genomic
grants
guiding
Rebecca Todd
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Rose F. Kennedy Intellectual and Developmental Disabilities Research Center

Overview

Founded nearly 50 years ago, the Rose F. Kennedy Intellectual and Developmental Disabilities Research Center (IDDRC) has long been at the forefront of research on normal and abnormal brain development in children. Recent developments, including the Einstein-Montefiore merger, bode well for the Center’s future as it approaches its second half century.

Our closest clinical partner – the Children’s Evaluation and Rehabilitation Center (CERC), is now revitalized and under new leadership with its clinics fully consolidated in the Van Etten building adjacent to Kennedy. This move has also made available additional research space in the Kennedy building, facilitating a planned expansion of Einstein’s Neuroscience program. In addition, new recruitments and a continued integration with our Montefiore clinical partner, the Children’s Hospital at Montefiore (CHAM), has set the stage for ever-expanding translational studies linking basic science expertise at Einstein with specific neurodevelopmental disorders seen at CHAM clinics, including Rett and Williams syndromes, Niemann-Pick and other lysosomal diseases, neurocutaneous disorders, infantile and childhood seizures, and others.

A key objective of the Rose F. Kennedy IDDRC leadership is to further enhance research collaborations between its basic science investigators and its clinical partners at CERC and CHAM. Through such collaboration we hope to advance understanding of the causes and consequences of neurodevelopmental disorders and to enhance translational studies designed to bring bench research discoveries to the bedside in the form of new and innovative therapies.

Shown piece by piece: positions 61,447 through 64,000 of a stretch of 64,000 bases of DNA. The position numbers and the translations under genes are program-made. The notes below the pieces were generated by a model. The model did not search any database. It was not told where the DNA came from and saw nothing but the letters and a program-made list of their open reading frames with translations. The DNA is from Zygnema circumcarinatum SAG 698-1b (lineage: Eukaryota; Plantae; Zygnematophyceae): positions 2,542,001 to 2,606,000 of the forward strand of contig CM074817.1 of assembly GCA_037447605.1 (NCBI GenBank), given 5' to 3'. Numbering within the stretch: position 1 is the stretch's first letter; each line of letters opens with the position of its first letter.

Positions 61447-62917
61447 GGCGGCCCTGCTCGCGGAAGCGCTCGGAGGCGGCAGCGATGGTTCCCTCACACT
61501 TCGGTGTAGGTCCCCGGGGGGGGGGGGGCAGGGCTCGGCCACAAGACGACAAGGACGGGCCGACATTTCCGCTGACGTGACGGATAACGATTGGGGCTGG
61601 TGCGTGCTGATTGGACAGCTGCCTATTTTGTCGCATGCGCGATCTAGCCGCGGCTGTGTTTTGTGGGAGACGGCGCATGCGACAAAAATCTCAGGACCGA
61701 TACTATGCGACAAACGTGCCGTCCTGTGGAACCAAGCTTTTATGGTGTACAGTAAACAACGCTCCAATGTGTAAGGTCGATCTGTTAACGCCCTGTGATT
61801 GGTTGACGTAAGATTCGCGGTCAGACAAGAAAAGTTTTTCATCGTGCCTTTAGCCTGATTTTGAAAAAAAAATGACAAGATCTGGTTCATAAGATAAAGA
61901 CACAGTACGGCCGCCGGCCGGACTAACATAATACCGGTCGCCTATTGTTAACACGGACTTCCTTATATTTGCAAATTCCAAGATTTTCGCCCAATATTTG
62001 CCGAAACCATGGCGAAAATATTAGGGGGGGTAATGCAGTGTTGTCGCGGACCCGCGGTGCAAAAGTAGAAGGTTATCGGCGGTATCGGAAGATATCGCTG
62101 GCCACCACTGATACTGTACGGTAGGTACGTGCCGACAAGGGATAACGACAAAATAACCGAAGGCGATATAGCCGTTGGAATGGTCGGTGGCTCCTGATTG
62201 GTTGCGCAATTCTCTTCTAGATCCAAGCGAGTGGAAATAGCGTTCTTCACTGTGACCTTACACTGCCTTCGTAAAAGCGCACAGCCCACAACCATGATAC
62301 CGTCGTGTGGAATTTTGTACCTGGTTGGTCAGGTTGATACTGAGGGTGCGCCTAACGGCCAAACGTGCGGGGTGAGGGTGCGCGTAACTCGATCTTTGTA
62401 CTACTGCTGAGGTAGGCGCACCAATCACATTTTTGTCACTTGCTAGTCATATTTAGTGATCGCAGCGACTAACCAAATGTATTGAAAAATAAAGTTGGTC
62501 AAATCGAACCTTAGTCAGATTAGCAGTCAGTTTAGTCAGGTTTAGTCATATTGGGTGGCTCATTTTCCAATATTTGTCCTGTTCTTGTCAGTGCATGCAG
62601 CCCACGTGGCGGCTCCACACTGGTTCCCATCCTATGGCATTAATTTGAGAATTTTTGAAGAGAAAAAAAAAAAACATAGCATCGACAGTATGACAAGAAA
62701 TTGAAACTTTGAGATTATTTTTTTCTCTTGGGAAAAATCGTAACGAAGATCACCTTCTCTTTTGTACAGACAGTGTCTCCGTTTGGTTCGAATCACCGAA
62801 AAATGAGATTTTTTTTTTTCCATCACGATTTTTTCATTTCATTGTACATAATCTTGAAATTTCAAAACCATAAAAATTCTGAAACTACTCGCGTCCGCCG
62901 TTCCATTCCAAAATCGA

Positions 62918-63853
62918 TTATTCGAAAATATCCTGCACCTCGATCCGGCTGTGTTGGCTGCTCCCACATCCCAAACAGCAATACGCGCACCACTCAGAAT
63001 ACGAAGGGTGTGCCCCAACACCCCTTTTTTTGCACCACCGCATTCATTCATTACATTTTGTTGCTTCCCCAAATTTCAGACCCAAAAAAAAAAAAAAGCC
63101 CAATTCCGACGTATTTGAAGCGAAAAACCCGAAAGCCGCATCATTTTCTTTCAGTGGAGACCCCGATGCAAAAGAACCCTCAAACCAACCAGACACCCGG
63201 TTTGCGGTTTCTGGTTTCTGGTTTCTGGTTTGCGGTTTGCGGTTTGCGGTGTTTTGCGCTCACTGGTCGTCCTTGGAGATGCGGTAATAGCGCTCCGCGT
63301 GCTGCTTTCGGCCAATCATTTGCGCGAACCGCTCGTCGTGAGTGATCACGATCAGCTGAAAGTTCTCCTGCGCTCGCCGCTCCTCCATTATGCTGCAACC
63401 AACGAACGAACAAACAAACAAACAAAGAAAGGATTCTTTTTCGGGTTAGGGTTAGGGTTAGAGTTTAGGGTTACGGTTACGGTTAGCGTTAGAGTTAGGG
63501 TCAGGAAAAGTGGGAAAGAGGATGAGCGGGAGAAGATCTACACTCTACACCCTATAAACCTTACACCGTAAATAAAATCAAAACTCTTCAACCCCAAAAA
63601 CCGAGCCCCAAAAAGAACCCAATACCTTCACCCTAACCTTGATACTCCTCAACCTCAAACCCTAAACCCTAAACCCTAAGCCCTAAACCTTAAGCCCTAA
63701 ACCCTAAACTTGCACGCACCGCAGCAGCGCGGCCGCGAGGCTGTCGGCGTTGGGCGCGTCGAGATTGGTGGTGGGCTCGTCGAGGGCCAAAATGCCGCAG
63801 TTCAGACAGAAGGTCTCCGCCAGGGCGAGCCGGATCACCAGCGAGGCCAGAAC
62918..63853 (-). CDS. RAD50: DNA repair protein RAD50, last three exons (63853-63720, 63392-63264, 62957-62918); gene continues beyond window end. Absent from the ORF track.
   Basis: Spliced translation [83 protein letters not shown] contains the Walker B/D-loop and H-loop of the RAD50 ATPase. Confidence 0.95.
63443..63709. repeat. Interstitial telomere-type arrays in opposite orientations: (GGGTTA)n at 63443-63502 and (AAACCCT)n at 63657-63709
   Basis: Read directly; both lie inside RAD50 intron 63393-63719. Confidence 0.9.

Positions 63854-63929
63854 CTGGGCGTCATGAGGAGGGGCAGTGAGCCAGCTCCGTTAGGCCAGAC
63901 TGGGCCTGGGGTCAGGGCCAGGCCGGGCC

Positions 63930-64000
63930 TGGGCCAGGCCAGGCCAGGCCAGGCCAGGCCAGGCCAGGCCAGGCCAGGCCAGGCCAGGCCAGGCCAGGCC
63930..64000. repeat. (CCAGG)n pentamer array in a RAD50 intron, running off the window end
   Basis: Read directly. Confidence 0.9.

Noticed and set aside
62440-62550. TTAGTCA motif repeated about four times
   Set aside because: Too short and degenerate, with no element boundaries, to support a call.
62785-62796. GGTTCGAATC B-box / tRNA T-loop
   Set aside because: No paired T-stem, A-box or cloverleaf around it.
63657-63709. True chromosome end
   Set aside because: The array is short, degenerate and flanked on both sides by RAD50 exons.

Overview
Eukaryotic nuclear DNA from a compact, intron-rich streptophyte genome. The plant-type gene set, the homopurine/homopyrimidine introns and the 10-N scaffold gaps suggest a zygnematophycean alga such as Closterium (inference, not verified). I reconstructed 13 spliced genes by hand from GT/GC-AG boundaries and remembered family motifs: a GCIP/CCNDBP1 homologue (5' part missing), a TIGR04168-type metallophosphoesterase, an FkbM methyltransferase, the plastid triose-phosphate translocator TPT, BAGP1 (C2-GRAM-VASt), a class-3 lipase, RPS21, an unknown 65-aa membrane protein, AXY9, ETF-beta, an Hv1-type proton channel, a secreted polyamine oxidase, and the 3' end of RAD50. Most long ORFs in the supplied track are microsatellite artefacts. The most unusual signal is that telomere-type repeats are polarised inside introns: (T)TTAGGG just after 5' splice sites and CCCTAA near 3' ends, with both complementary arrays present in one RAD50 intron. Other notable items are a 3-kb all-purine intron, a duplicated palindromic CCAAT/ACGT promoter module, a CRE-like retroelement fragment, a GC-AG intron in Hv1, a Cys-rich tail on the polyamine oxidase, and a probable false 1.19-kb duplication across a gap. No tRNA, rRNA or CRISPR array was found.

An integral part of Einstein’s RFK IDDRC’s outreach is our newsletter, which is published bi-annually and distributed both electronically and on paper. Typically, the publication features a cover story highlighting a notable IDDRC related event or speaker and other significant accomplishments by the IDDRC Membership.read our newsletters > 

Einstein often features notable discoveries, interesting projects, opinion pieces, interviews and even human interest stories by doctors and researchers around campus and these are typically disseminated via press releases. The RFK IDDRC, being large and multi-disciplinary frequently has individual members highlighted. learn more > 

 
 

Einstein’s RFK IDDRC is composed of five Cores: an Administrative Core (ADM) and four (4) scientific Cores. The scientific cores are as follows: the Human Clinical Phenotyping Core (HCP), the Neurogenomics Core (NGEN), the Neural Cell Engineering and Imaging Core ( NCEI), and the Animal Phenotyping Core (AP). Each Core is tightly linked to the others and the ADM Core . learn more > 

The RFK IDDRC, through the ADM Core, maintains a sustained effort to bring nationally and internationally recognized speakers to Einstein/Montefiore across a variety of venues. These include the annual Isabelle Rapin Conference on Communication Disorders and Rare Disease Day, both of which we organize. learn more > 

 

A Message From the Director

Dr Steven Walkley

Steven U. Walkley, D.V.M., Ph.D.